Where Is The Best Site For Wind Energy Found?

Where is the best site for wind energy found?

Wind energy is one of the fastest growing and most promising renewable energy sources in the world. It is generated through wind turbines that convert the kinetic energy from wind into electrical power. Site selection is a crucial factor in developing successful wind energy projects. The location of wind turbines plays a major role in determining the potential power generation. Careful consideration of wind patterns, land availability, grid access, permitting, environmental impact, community support, transportation access, and costs during the site selection process helps maximize energy production and return on investment.

Wind Speed

Wind speed is the most important factor in site selection for wind energy projects (Wind Site Selection). Ideal wind speeds for utility-scale wind turbines are around 15-25 mph at hub height. To maximize energy production, sites with consistent, strong wind patterns are preferred. Assessment of the wind resource involves taking wind speed measurements using anemometers installed on met towers. Precise wind data is crucial, as overestimating speeds can lead to energy production shortfalls. According to the DOE’s WINDExchange, a minimum average annual wind speed of 6.5 mph is required for utility-scale wind, with increased speeds of 13+ mph considered superb (WINDExchange). Choosing sites with optimal wind speeds and predictable, sustained wind flow is essential for cost-effective and reliable wind power generation.

Land Availability

Wind farms require large, open areas of land to operate efficiently and maximize energy production. Generally, a utility-scale wind turbine needs about 1-2 acres per megawatt (MW) of generating capacity. So a 2 MW turbine would require 2-4 acres of land space. With spacing between turbines factored in, experts estimate that wind farms need anywhere from 30 to 150 acres per MW of capacity. For example, a 50 MW wind farm would likely need around 2,000-5,000 acres of open land. The amount can vary based on turbine size, layout, terrain and other factors.

One consideration is that the land cannot have major obstacles like forests or buildings that would block the wind. The area needs steady, uninterrupted wind flow. Farmland tends to meet these criteria well, which is why Iowa, Kansas, and parts of the Midwest are popular for wind projects. Landowners can lease property to wind farm developers, creating a new revenue stream from previously unused acres. Overall, wind power tends to be land efficient compared to other energy sources. But siting large wind farms does require substantial, contiguous open land.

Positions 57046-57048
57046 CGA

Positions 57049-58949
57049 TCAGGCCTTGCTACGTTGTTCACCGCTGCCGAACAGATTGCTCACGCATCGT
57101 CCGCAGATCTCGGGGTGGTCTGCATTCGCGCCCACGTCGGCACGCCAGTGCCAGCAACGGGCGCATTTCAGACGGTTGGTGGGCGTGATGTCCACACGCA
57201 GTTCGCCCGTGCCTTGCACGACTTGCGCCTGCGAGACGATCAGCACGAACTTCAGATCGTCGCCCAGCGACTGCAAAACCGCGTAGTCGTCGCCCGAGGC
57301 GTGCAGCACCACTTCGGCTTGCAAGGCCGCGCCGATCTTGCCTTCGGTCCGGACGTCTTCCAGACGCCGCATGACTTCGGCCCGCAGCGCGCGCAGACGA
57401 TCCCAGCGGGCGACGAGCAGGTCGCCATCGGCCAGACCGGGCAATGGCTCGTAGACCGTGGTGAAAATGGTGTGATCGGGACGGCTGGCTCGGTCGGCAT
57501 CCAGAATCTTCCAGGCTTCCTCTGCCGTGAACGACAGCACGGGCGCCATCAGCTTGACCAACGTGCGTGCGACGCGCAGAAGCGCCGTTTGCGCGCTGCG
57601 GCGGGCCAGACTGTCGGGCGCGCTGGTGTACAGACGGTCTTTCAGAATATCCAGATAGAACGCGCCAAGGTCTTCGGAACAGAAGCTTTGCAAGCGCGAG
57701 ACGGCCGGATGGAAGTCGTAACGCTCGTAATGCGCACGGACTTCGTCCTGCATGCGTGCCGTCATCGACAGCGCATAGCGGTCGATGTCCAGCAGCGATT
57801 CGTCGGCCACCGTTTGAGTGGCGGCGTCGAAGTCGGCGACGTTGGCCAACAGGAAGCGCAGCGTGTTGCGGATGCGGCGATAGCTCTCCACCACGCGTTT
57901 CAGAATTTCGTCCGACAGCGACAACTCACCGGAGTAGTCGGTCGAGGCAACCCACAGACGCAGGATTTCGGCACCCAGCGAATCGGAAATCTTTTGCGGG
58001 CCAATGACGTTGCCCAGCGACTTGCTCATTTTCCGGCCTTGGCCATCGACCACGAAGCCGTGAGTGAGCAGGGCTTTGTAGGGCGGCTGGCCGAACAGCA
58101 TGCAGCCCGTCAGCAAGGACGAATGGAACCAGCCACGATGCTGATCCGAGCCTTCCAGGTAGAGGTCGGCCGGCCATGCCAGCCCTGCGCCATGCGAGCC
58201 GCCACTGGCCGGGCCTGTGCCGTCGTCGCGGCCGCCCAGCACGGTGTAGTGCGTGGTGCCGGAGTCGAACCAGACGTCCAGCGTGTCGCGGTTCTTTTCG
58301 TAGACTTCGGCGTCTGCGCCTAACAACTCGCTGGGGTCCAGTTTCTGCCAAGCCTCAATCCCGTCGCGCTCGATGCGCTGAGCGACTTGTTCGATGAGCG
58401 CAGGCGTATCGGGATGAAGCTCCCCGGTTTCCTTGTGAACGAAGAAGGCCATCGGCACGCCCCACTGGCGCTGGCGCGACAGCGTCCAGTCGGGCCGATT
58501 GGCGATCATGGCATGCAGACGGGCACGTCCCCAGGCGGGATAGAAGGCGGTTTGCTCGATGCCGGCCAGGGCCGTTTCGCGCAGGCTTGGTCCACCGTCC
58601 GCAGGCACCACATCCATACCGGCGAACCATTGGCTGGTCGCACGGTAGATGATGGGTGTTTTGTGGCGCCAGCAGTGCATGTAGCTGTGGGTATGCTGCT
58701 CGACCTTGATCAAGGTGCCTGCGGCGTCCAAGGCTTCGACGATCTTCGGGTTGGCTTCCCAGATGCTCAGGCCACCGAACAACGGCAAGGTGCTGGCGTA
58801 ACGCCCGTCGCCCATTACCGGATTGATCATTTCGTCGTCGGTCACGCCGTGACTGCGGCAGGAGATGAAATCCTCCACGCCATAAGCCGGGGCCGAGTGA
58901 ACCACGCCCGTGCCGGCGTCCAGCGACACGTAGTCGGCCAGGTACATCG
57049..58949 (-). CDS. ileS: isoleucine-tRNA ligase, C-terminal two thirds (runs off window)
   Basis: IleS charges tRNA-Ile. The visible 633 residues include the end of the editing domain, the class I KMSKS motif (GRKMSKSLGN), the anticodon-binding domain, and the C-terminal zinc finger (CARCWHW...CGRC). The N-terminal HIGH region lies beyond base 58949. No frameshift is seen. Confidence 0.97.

According to Landgate, wind farm developers typically look for land parcels of around 2,500-5,000 acres in size to accommodate dozens of utility-scale turbines. The layout is optimized to maximize energy production from the available wind resources (https://www.landgate.com/news/does-my-land-qualify-for-a-wind-farm-lease). With advanced turbines now generating 2-5 MW each, wind farms can efficiently harness wind power with reasonable land requirements.

Access to Grid

Proximity to transmission lines for interconnection is a key factor in determining the optimal site for a wind farm. Being located near existing high-capacity transmission lines minimizes the costs and complexities associated with building new infrastructure to connect to the electric grid (Renewable Energy Cost Analysis: Wind Power). Interconnection costs can be a significant portion of the overall capital expenditures for a wind project. One NREL analysis found that grid connection costs averaged around $191/kW for wind projects built in 2019 (2021 Cost of Wind Energy Review). This represents the costs for equipment like substations as well as permitting and fees to connect to the transmission system operator. Building new transmission lines to connect a remote wind farm to the grid can add substantially to the overall project costs.


Permitting and regulatory requirements can be a significant factor in determining the best site for wind energy. Wind projects generally require permits and approvals at the local, state, and federal levels.

At the local level, wind projects will need to comply with zoning laws and may require conditional use permits or special use permits as well as building permits. Zoning laws regulate land use and can impact the allowable height of turbines or set requirements like minimum setbacks from property lines. Local ordinances may also place limits on noise levels.

At the state level, permits and approvals are often required for stormwater, wetlands, water quality, endangered species, and other environmental impacts. Most states have a lead agency like a public utilities commission that handles the primary permitting process for wind projects. There may also be reviews required by state historical preservation offices, aviation authorities, highway departments, and other agencies.

Federally, wind projects are subject to regulations from the Federal Aviation Administration, U.S. Fish and Wildlife Service, Army Corps of Engineers, and other agencies. Offshore wind projects require approval from the Bureau of Ocean Energy Management (BOEM). The federal permitting process for wind can often be lengthy, taking 5-7 years in some cases.

Navigating the various permitting and regulatory requirements across different levels of government is a key consideration in determining the ideal site for a wind energy project.

Environmental Impact